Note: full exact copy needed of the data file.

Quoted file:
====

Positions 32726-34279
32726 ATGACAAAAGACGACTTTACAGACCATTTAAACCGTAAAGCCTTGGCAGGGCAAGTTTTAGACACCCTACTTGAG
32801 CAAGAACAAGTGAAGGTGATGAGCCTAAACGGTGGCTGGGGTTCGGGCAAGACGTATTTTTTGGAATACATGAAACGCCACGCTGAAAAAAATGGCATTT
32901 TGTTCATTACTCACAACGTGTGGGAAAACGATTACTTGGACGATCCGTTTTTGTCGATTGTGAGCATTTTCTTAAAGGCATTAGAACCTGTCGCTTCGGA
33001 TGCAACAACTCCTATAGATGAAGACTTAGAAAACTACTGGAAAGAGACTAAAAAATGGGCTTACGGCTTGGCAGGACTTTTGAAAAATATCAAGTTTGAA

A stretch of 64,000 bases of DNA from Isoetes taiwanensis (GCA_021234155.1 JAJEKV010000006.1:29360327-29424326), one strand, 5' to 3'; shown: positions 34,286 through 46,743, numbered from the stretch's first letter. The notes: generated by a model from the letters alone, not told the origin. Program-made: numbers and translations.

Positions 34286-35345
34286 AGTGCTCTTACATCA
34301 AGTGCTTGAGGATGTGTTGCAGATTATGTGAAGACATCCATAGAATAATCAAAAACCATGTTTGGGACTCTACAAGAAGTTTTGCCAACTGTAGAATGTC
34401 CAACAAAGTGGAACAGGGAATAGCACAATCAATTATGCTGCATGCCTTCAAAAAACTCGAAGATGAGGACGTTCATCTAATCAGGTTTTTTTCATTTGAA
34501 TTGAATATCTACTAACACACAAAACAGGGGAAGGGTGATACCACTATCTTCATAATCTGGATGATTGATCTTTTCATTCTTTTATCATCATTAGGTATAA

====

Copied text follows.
Positions 32726-34279
32726 ATGACAAAAGACGACTTTACAGACCATTTAAACCGTAAAGCCTTGGCAGGGCAAGTTTTAGACACCCTACTTGAG
32801 CAAGAACAAGTGAAGGTGATGAGCCTAAACGGTGGCTGGGGTTCGGGCAAGACGTATTTTTTGGAATACATGAAACGCCACGCTGAAAAAAATGGCATTT
32901 TGTTCATTACTCACAACGTGTGGGAAAACGATTACTTGGACGATCCGTTTTTGTCGATTGTGAGCATTTTCTTAAAGGCATTAGAACCTGTCGCTTCGGA
33001 TGCAACAACTCCTATAGATGAAGACTTAGAAAACTACTGGAAAGAGACTAAAAAATGGGCTTACGGCTTGGCAGGACTTTTGAAAAATATCAAGTTTGAA

A stretch of 64,000 bases of DNA from Isoetes taiwanensis (GCA_021234155.1 JAJEKV010000006.1:29360327-29424326), one strand, 5' to 3'; shown: positions 34,286 through 46,743, numbered from the stretch's first letter. The notes: generated by a model from the letters alone, not told the origin. Program-made: numbers and translations.

Positions 34286-35345
34286 AGTGCTCTTACATCA
34301 AGTGCTTGAGGATGTGTTGCAGATTATGTGAAGACATCCATAGAATAATCAAAAACCATGTTTGGGACTCTACAAGAAGTTTTGCCAACTGTAGAATGTC
34401 CAACAAAGTGGAACAGGGAATAGCACAATCAATTATGCTGCATGCCTTCAAAAAACTCGAAGATGAGGACGTTCATCTAATCAGGTTTTTTTCATTTGAA
34501 TTGAATATCTACTAACACACAAAACAGGGGAAGGGTGATACCACTATCTTCATAATCTGGATGATTGATCTTTTCATTCTTTTATCATCATTAGGTATAA